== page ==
In pre-colonial time, playing the drums regulated the activities of Burundi’s royal family. Drums were played to mark the beginning and the end of the daily royal activities. Drums were played to mark important events such as the “Umuganuro” party, the party of seeds when the King blessed his people and opened the season of cultivation. Other rituals include marking the death of a king and the inauguration of a new one. The drums were played to show that a new life started at the royal palace. Drums were also played when the country was invaded by enemies and allowed people to escape.

On November 26th 2014, Burundi’s royal drum dance was declared Intangible Cultural Heritage by UNESCO. The drum still has strong symbolical meaning. It remains an instrument that is both revered and popular, reserved for national celebrations and distinguished guests. The drum is now an ambassador of Burundi as there is no any similarity with any other performances in other parts of the world.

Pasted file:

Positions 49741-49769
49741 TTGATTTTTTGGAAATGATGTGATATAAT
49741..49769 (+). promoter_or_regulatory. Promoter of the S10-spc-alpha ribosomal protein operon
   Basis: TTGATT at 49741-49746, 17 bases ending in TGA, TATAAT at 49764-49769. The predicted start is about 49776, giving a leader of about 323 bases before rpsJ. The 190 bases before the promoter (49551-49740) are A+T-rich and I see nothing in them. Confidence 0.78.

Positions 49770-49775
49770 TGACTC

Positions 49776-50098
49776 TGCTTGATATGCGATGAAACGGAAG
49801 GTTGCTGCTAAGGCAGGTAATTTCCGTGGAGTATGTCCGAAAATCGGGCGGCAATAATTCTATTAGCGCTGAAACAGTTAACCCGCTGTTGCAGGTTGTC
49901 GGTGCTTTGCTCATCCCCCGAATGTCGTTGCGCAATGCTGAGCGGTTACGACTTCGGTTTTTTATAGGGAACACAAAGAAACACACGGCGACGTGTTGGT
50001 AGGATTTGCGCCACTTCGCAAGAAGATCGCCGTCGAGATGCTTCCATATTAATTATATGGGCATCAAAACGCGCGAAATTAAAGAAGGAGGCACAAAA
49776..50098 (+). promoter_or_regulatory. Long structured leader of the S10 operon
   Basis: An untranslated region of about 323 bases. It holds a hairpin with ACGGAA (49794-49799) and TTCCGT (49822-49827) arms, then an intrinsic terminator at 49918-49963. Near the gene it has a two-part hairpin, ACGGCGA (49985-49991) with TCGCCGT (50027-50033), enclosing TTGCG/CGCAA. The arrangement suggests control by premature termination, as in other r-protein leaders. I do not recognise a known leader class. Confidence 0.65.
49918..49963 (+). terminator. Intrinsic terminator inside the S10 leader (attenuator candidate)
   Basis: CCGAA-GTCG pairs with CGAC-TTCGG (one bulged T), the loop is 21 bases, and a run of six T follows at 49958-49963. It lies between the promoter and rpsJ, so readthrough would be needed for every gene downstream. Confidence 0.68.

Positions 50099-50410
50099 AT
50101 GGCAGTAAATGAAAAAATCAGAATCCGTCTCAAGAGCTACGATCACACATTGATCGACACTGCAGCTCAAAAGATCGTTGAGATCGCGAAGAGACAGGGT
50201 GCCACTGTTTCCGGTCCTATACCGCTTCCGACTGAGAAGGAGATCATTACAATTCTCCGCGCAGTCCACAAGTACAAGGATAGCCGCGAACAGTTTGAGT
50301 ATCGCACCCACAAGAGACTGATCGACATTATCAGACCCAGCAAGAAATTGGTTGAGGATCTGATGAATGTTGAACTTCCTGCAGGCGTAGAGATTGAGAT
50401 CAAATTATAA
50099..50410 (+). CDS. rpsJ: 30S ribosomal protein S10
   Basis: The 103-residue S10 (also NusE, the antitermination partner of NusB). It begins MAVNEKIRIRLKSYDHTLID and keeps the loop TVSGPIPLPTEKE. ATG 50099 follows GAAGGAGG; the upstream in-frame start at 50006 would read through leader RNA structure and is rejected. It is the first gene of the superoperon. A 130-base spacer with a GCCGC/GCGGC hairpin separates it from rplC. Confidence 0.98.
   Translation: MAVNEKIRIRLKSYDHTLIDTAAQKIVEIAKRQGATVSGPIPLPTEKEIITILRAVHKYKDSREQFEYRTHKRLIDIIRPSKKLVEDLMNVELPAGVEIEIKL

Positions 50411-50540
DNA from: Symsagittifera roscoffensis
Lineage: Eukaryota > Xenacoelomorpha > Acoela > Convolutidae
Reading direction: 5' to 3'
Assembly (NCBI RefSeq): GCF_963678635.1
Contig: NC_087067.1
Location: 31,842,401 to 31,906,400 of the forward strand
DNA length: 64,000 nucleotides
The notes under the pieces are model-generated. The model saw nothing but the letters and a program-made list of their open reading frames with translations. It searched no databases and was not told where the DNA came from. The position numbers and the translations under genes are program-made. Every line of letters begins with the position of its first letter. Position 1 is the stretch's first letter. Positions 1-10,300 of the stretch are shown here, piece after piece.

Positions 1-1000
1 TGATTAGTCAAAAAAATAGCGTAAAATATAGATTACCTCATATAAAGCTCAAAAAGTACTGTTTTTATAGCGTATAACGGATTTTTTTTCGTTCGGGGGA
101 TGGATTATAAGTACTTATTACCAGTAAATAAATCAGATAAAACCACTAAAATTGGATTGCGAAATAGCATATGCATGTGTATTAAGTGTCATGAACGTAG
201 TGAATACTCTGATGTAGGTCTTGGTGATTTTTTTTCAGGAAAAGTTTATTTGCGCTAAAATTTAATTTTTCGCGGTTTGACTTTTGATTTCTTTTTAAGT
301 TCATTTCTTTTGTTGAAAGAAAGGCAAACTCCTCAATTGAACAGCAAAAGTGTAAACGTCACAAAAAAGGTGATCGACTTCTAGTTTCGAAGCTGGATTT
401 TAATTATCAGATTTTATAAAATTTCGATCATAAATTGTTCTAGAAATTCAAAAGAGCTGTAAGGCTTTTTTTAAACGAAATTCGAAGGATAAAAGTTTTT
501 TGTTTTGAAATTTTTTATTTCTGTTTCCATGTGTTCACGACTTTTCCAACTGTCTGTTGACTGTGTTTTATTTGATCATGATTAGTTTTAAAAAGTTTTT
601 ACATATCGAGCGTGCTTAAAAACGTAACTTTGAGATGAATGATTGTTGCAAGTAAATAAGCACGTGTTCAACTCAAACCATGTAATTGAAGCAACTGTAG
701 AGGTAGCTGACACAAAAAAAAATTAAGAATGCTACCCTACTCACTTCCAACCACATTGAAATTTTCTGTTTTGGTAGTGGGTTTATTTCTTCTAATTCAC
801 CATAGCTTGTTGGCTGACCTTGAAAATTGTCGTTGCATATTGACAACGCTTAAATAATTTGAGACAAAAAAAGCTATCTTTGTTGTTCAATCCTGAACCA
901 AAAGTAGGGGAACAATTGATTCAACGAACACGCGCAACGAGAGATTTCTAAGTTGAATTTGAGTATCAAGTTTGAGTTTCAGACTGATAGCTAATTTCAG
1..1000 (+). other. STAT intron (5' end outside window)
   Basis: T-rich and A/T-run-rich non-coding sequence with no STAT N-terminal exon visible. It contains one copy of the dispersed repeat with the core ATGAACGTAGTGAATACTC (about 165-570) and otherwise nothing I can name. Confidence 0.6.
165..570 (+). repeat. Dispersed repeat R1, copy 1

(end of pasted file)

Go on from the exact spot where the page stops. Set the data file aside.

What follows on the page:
The performance of the Burundi Drummers has been the same for centuries, and their techniques and traditions are passed from father to son. The members of the ensemble take turns playing the “Inkiranya” Drums, dancing, resting, and playing the other drums, rotating throughout the show without interruptions. At the beginning of their performance, sometimes drummers enter balancing the heavy drums on their heads and singing and playing. The Drummers wear cloths with the national colours (Red, Green and White).

The drums played by Burundian Drummers are made of a specific wood called Umuvugangoma, literally “the wood that makes the drum resonate, and of braced cow skins. The drums are sometimes also painted with the national colours (Red, Green and White).

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